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Teenage Anxiety - How to help your daughter during Corona Virus

Hi Brave Friends,

Is your daughter starting to get more concerned and anxious about the news of the Corona Virus?  Are you starting to feel more concerned and anxious yourself and having a hard time calming her worries and yours?

That totally makes sense especially when we hear the words Pandemic. 

I have several coaching clients that are dealing with worry and teenage anxiety about the virus. They have expressed concerns about themselves getting sick, and worried about a grandparent or parent getting sick since they have heard that older adults are impacted more by the virus. They are getting information in bits and pieces and it may not all be accurate.

If you have someone that is sensitive and does a lot of "What if..." worrying this can be hard for them and for you!

Dr. Lisa Damour shared some wonderful tips in an article published on March 11th in the New York Times entitled 5 Ways to Help Teens Manage Anxiety About The Corona Virus

Dr. Damour's 5 tips are:

1. Normalize the anxiety. Let your child or teen know that it is normal to feel anxious about something in which we need to keep ourselves safe.

2. Offer perspective for your child. Kids and teens often overestimate the dangers or underestimate their ability to protect themselves. If your daughter is getting nervous about school closures or point out that a lot of the school closures are a way to help prevent the spreading of the virus.

Help your daughter focus on what she can do to keep herself safe- cleaning hands, avoiding touching face, avoiding anyone coughing, and getting enough sleep.

3. Shift the spotlight for your daughter. She may need some help in focusing on something different. Kids always feel better when they are helping someone and maybe your daughter can find a way to help someone in the neighborhood? She could read a book to some younger neighbors, make a craft and give the finished product to someone, make something to mail to a relative that is not close by, gather food items to donate to the local shelter or food bank. Get out into nature and away from the news.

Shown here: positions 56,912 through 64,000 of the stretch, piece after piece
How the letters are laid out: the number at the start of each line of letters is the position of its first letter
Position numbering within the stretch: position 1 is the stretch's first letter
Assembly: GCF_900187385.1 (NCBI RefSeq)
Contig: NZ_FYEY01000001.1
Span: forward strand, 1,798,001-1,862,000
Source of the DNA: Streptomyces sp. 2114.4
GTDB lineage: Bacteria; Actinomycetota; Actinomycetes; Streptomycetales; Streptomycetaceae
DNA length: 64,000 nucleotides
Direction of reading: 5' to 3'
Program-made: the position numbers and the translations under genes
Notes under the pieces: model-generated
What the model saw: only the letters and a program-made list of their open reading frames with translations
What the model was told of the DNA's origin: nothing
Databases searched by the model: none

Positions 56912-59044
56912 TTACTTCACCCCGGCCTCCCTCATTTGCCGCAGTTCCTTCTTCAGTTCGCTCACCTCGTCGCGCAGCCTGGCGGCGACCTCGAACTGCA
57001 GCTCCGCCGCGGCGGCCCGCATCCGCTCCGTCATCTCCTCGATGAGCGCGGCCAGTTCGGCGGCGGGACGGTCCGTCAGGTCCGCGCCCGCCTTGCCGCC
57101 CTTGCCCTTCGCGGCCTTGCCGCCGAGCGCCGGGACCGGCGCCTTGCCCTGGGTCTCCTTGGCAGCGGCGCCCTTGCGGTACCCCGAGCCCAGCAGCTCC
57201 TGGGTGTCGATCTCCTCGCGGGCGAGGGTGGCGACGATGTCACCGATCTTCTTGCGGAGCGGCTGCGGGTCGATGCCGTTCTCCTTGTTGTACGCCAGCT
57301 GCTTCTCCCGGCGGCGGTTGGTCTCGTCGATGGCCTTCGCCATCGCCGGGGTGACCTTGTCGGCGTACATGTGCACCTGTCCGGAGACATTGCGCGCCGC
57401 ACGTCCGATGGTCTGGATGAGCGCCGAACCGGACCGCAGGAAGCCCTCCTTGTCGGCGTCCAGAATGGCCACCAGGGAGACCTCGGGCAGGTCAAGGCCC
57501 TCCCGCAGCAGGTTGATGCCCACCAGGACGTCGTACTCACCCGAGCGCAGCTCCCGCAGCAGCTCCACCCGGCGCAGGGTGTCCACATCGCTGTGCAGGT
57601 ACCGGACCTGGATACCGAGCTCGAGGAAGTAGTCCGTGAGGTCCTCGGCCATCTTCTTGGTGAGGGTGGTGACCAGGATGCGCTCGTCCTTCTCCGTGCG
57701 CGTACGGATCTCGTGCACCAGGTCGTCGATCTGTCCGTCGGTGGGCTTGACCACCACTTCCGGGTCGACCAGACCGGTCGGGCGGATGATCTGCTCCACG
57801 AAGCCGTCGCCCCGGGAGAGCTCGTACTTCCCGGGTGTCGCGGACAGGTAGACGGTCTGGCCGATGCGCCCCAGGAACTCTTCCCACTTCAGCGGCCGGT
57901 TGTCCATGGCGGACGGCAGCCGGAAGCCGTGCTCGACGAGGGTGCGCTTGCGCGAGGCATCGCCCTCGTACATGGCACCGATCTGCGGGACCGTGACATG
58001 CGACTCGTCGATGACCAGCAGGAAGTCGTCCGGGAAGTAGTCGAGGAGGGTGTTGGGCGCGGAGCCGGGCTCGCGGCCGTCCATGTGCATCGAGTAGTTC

4. Encourage distractions- whatever we fixate on we grow! Be aware of how much you and your daughter are hearing about the virus in the news.

Does your daughter use a device and is she checking in and getting updates on the virus frequently? Sometimes we think that the more information we get the less worried we will feel, but that is not true. Clear information helps people feel better and can reduce anxiety whereas ambiguous information can create more concerns and feelings of anxiety. Avoid excessive exposure to media coverage.

5. Our kids are our emotional mirrors- if you are an anxious parent you most likely have an anxious child. Tend to your needs and be aware of your triggers. Self-care is not being selfish and is something important to role model to our children.

When we don't always know what is going on it can make us feel more on edge and this can cause us to react more harshly to our kids. Focus on what you can control. Do what helps you feel a sense of safety. Spend time outside, even if your avoiding crowds. Engage in mindfulness activities. Reach out to others if you feel you need more support or if your daughter needs more support.

Here are some resources for Mental Health and Coping with Corona Virus;
Mental Health and Coping During COVID-19

What Coronavirus fears are doing to people with anxiety disorders


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